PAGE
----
Acupuncture in Physiotherapy

Hospital Authority

Coordinating Committee in Physiotherapy Hospital Authority March 2003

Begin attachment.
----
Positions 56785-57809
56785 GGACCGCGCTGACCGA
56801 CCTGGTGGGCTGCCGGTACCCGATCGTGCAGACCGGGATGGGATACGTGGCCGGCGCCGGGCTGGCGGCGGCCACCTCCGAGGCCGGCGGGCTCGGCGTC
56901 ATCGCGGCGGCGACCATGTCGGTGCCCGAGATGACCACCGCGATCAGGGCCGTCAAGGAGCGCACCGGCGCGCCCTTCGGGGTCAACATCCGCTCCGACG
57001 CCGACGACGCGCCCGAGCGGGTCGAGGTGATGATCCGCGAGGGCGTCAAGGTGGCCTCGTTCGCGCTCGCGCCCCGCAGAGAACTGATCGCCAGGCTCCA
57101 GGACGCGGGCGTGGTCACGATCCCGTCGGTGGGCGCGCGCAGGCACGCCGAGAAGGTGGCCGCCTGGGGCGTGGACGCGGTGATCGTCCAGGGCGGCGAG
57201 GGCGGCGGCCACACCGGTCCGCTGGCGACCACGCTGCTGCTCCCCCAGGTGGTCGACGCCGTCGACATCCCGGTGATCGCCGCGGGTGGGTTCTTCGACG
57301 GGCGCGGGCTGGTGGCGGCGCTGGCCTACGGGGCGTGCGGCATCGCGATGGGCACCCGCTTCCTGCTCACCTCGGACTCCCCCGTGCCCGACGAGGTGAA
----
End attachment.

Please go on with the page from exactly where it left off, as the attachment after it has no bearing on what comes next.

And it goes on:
1. Introduction Acupuncture has been introduced as one of physiotherapy modalities in treating pain syndromes and neurological conditions in recent years. This paper describes the development of acupuncture in physiotherapy and the physiotherapists’ theoretical basis of acupuncture practice in the Hospital Authority settings. It also delineates the distinct practice of acupuncture of the physiotherapists from those acupuncturists or practitioners of Traditional Chinese Medicine (TCM). The quality assurance system is also described in the end of the paper. 1.1 History of Acupuncture It is generally believed that acupuncture is originated in China and has been practised for more than 2000 years. Acupuncture has also been practised in other East Asian countries - in Japan for over 1450 years, Korea for at least 1500 years, and Vietnam for about 2000 years (Birch & Kaptchuk, 1999). In China, acupuncture was first described in the Yellow Emperor’s Classic of Internal Medicine (Huang Di Nei Jing ¶À«Ò¤º¸g), which was dated in about 200 BC. Acupuncture is rooted in the Daoist philosophy of change, growth, balance and harmony, and its use is based on the principles of natural law and balance of Yin and Yang (³±¶§) and the Five Elements/Phases ( æ¦-¤ ). 1.2 Definition of Acupuncture The term “acupuncture” is a loose translation of the Chinese term “zhenjiu” (°w¨b) and was coined in Europe in the late seventeenth century (Birch & Kaptchuk, 1999). Strictly speaking, acupuncture refers to the use of needles (Latin “acus” means “needles” and “punctura” means “to puncture”; Rotchford & Kobrin, 2002) in treating or preventing symptoms and conditions (White & Ernst, 1999). 2. Theoretical Bases of Acupuncture There are two major theoretical bases of acupuncture – Traditional Chinese Acupuncture (TCA) and Modern Acupuncture (MA) or Western Medical Acupuncture (British Medical Association, 2000): 2.1 Traditional Chinese Acupuncture TCA is viewed as an integral part of the TCM. According to the TCM, the workings of the human body are controlled by a vital energy called “Qi” (®ð ), which circulates between different organs along the channels called meridians (¸gµ¸ ). When there is hindrance or obstruction of the flow of Qi through the meridians, illness will result. The goal of acupuncture is to restore the proper circulation of Qi along the meridians. 2.2 Modern Acupuncture/ Western Medical Acupuncture Modern Acupuncture (MA) or Western Medical Acupuncture (WMA) is a more recent development practised by doctors and physiotherapists, who use acupuncture as an adjunctive intervention on the basis of a clinical diagnosis (British Acupuncture Council, 2002). It is stated that “[t]he principal difference between a traditional eastern and western scientific acupuncture approach is the method of diagnosis and the relentless pursuit of a scientific rationale for treatment” (Filshie & Cummings, 1999, p.35). Based on modern concepts of neuroanatomy and physiology, acupuncture is known to produce analgesia effects at segmental level by stimulating the A-delta afferents and at higher level by stimulating the mid-brain to release enkephalin and endorphin, which activate a descending pain inhibition system (Pomeranz, 1987, cited in LaRiccia, 2000).